Earth, Atmospheric and Planetary Sciences Civil and Environmental Engineering Massachusetts Institute of Technology
    Organizer
    Department of Earth and Planetary Sciences
    Contact
    Lecture
  • Date:06WednesdayFebruary 2019

    Extension of in-situ nanoindentation results by (S)TEM graphical data processing

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    Time
    11:00 - 12:00
    Location
    Perlman Chemical Sciences Building
    Room 404
    Lecturer
    Dr. Vasily A. Lebedev
    Lomonosov Moscow State University, Moscow
    Organizer
    Department of Materials and Interfaces
    Contact
    AbstractShow full text abstract about Nanomechanical measurements allow us to determine mechanic...»

    Nanomechanical measurements allow us to determine mechanical characteristics of nano- and microobjects, which is required for further calculations of the mechanical parameters of the structures based on them. At the same time, in-situ measurements are carried out in the SEM and TEM chambers. Thus, it is possible to acquire graphic information that can supplement the indentation data.
    In this work, indentation of titania microspheres with different phase composition was tested by MEMS-based Hysitron PI-95 at Zeiss Libra 200MC TEM. Evaluation of the mechanical properties of microspheres in the elastic region was made according to the Hertz model. It turned out that annealing of the amorphous titania leads to an increase in the Young modulus, whereas the hydrothermal treatment reduces it from 27 to 4 Gpa. The differences in the destruction process was demonstrated for these kinds of particles. It has been shown, that hydrothermal treatment of titania microspheres leads to the formation of a reticular internal structure, whereas annealing results in sintering of the internal structure of microspheres.
    In the process of indentation, corresponding videos were also recorded, including the probe approach, indentation, and destruction of the microspheres. In order to process the videos we coded the program based on free Python packages. Using the Digital Image Correlation (DIC) algorithm, relative probe displacements were measured during indentation (Fig. 1a). The results obtained allowed us to clarify the calibration of the movement of the indenter in free sample tests, as well as to determine the drift function in real measurements. These results are important for long-term measurements, in particular creep tests.
    Based on graphical data we were able to determine the evolution of the shape of indented microspheres. During the video processing, areas of individual objects were determined, sizes of contact areas were calculated, and changes in linear dimensions of the deformed objects were determined (Fig. 1b). Therefore, a large amount of quantitative data was obtained from electron microscopy images.


    Fig.1 Illustration of probe displacement determination (a) and the shape evolution analysis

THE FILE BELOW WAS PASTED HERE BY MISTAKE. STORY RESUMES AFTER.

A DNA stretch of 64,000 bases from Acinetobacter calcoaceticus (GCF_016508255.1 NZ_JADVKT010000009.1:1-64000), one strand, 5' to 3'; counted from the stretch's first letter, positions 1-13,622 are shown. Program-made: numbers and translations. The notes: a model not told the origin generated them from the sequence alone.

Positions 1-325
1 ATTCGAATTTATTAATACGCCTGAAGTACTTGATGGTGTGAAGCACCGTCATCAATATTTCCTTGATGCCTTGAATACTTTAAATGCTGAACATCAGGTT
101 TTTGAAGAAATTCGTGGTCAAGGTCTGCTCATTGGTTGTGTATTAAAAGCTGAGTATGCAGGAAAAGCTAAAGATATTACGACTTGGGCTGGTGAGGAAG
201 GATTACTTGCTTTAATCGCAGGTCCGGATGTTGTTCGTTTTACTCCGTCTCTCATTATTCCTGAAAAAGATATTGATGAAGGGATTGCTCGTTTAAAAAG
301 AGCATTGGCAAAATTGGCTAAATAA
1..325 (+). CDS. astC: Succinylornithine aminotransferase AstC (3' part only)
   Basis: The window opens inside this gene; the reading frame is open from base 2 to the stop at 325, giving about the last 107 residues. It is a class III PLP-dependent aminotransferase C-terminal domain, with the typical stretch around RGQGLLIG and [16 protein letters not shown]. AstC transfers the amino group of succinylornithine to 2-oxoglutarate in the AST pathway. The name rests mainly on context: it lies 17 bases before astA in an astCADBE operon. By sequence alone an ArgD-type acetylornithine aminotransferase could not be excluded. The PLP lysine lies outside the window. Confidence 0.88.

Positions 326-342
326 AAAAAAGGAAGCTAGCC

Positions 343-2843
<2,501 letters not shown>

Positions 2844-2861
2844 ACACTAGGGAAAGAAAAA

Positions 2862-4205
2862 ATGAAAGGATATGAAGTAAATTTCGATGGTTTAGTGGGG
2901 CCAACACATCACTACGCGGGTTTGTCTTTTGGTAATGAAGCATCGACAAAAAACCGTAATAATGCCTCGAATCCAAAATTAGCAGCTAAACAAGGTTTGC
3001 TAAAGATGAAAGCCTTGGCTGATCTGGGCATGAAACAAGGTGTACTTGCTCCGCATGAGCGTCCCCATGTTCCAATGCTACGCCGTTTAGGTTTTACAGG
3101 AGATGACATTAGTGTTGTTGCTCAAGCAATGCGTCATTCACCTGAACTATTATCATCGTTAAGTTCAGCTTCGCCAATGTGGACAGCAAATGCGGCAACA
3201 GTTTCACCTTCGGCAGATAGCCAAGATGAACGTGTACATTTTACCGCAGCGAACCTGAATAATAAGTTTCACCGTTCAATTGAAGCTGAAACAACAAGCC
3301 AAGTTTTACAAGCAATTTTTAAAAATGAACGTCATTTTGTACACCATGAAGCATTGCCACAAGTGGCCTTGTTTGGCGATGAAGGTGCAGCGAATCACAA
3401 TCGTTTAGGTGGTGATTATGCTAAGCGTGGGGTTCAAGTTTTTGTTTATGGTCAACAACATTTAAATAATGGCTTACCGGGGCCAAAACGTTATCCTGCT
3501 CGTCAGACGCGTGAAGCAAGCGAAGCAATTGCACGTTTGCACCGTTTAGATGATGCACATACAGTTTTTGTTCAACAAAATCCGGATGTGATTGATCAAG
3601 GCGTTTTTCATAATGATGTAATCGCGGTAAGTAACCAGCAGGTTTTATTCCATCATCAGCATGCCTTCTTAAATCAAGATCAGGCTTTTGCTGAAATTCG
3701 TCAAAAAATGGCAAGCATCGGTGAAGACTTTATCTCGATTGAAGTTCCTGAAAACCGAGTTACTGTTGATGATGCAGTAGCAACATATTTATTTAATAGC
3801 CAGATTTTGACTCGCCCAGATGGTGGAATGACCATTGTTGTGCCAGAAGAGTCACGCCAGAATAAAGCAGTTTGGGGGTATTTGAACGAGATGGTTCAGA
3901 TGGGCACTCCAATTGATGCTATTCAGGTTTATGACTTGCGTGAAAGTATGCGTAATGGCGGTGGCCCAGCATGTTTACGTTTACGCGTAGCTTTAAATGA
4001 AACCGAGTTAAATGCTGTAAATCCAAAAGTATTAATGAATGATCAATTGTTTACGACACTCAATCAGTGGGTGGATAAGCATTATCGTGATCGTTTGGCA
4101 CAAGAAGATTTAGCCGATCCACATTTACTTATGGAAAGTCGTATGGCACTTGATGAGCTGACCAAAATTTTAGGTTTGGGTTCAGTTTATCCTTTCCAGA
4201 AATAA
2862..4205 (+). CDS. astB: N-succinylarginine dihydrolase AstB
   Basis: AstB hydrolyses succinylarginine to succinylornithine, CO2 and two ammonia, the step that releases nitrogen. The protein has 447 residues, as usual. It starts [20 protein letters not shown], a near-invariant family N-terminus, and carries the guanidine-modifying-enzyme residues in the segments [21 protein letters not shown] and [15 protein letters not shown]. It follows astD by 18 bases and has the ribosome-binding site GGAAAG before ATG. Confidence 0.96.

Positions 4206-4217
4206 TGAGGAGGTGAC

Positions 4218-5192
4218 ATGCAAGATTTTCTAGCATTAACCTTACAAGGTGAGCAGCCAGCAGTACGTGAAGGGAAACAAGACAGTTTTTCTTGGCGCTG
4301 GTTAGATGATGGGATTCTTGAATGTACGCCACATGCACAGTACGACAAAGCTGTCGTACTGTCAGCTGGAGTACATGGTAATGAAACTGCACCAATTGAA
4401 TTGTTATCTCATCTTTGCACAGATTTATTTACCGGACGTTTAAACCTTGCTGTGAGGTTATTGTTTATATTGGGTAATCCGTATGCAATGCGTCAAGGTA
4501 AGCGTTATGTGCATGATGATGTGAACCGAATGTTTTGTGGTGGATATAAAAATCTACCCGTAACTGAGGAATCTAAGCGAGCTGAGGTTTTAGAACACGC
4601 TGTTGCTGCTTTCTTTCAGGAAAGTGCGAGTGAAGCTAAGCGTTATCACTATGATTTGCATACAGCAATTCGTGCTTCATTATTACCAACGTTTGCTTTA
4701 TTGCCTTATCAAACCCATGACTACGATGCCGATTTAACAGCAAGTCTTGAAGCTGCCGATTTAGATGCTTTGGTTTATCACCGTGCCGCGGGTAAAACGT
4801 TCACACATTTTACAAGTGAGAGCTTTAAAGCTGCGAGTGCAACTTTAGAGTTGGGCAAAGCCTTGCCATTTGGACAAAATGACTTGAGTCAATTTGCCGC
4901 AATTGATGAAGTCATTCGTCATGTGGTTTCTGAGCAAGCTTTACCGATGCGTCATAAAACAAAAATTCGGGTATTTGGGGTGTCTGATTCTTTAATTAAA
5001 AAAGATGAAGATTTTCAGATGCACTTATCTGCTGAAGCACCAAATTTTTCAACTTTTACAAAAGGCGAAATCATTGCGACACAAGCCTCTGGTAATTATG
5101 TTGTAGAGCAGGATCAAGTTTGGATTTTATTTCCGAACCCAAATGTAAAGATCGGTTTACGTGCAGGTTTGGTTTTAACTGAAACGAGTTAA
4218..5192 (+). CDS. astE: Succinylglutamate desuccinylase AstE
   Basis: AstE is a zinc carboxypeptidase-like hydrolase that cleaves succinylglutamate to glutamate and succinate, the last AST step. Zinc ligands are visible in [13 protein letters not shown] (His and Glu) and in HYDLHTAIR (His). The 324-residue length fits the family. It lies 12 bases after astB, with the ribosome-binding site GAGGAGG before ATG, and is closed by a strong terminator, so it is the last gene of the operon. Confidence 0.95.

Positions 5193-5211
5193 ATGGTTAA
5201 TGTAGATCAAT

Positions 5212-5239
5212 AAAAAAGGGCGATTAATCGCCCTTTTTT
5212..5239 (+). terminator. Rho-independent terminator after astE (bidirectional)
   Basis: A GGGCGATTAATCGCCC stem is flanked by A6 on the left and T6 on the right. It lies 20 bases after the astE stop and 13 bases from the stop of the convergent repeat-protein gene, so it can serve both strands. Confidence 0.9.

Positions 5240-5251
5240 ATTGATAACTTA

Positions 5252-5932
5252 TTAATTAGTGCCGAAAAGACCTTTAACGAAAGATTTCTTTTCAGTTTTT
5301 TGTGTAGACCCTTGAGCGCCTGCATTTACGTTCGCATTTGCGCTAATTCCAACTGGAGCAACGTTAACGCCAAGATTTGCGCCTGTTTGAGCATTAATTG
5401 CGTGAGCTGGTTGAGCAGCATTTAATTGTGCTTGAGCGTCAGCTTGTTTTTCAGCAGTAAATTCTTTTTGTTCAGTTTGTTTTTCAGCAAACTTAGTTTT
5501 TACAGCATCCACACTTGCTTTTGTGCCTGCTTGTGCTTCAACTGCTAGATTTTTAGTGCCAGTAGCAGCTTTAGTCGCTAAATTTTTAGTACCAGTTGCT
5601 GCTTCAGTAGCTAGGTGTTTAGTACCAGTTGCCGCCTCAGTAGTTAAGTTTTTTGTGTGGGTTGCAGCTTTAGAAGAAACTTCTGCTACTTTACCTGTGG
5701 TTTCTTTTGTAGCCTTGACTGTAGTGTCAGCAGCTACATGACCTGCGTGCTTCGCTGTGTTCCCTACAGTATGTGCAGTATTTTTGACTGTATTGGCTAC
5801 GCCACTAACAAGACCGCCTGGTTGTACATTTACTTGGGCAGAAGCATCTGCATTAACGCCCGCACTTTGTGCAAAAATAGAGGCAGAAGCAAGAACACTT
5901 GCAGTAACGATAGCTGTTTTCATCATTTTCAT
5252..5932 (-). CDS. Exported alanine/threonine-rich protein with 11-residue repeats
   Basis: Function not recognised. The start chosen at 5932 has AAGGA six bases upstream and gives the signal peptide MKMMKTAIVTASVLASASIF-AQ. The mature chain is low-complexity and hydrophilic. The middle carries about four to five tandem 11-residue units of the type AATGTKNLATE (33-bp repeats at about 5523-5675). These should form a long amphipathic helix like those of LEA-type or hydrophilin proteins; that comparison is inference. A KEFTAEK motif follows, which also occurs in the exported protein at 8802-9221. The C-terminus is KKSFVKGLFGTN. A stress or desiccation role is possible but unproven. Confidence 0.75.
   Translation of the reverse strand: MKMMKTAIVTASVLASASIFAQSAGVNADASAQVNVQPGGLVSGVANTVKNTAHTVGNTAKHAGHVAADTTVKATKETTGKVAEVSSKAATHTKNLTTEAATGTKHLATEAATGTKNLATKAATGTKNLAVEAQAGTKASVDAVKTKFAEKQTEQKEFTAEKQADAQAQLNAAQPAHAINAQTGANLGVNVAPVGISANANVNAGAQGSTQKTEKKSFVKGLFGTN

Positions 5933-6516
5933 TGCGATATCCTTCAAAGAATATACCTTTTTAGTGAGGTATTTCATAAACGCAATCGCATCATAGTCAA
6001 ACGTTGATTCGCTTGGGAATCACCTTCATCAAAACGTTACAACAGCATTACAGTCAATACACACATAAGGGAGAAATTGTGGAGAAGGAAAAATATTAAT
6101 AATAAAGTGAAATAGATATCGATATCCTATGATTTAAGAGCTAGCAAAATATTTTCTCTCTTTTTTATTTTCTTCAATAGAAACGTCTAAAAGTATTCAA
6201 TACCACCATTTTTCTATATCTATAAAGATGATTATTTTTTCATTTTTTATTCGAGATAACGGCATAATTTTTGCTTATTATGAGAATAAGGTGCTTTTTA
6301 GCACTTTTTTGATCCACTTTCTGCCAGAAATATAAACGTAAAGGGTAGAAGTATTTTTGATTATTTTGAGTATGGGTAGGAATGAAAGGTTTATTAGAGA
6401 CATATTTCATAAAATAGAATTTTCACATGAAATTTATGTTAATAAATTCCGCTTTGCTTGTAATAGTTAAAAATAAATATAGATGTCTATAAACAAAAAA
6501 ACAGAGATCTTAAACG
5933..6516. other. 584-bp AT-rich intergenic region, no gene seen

Lecture
  • Date:07ThursdayFebruary 2019

    Chemical and Biological Physics Guest Seminar

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    Time
    11:00
    Title
    Interactions of hydrophobic nanoparticles with biological membrane
    Location
    Perlman Chemical Sciences Building
    Room 404
    Lecturer
    Prof. Matej Daniel
    Czech Technical University, Prague
    Organizer
    Department of Chemical and Biological Physics
    Contact
    AbstractShow full text abstract about Small hydrophobic gold nanoparticles with a diameter lower t...»
    Small hydrophobic gold nanoparticles with a diameter lower than the membrane thickness can form clusters or uniformly distribute within the hydrophobic core of the bilayer. The coexistence of two stable phases (clustered and dispersed) indicates the energy barrier between nanoparticles. It could be shown, that the forces between the nanoparticles embedded in the biological membrane could be either attractive or repulsive, depending on the mutual distance between them.
    Lecture
  • Date:07ThursdayFebruary 2019

    Frustrations in the treatment of Ovarian Cancer

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    Time
    14:00 - 15:00
    Title
    Special Guest Seminar
    Location
    Max and Lillian Candiotty Building
    Auditorium
    Lecturer
    Prof. Uziel Beller
    Shaare Zedek Medical Center Jerusalem & Assuata Ashdod
    Organizer
    Department of Biological Regulation
    Contact
    Lecture
  • Date:07ThursdayFebruary 2019

    Pelletron meeting - by invitation only

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    Time
    16:00 - 17:45
    Contact
    Lecture
  • Date:10SundayFebruary 2019

    Recovering exact conditions at semi-local DFT cost to mitigate energy and density errors for transition metal chemistry


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    Time
    14:00 - 15:00
    Location
    Perlman Chemical Sciences Building
    Room 404
    Lecturer
    Prof. Heather Kulik
    Dept. Chemical Engineering, MIT
    Organizer
    Department of Materials and Interfaces
    Contact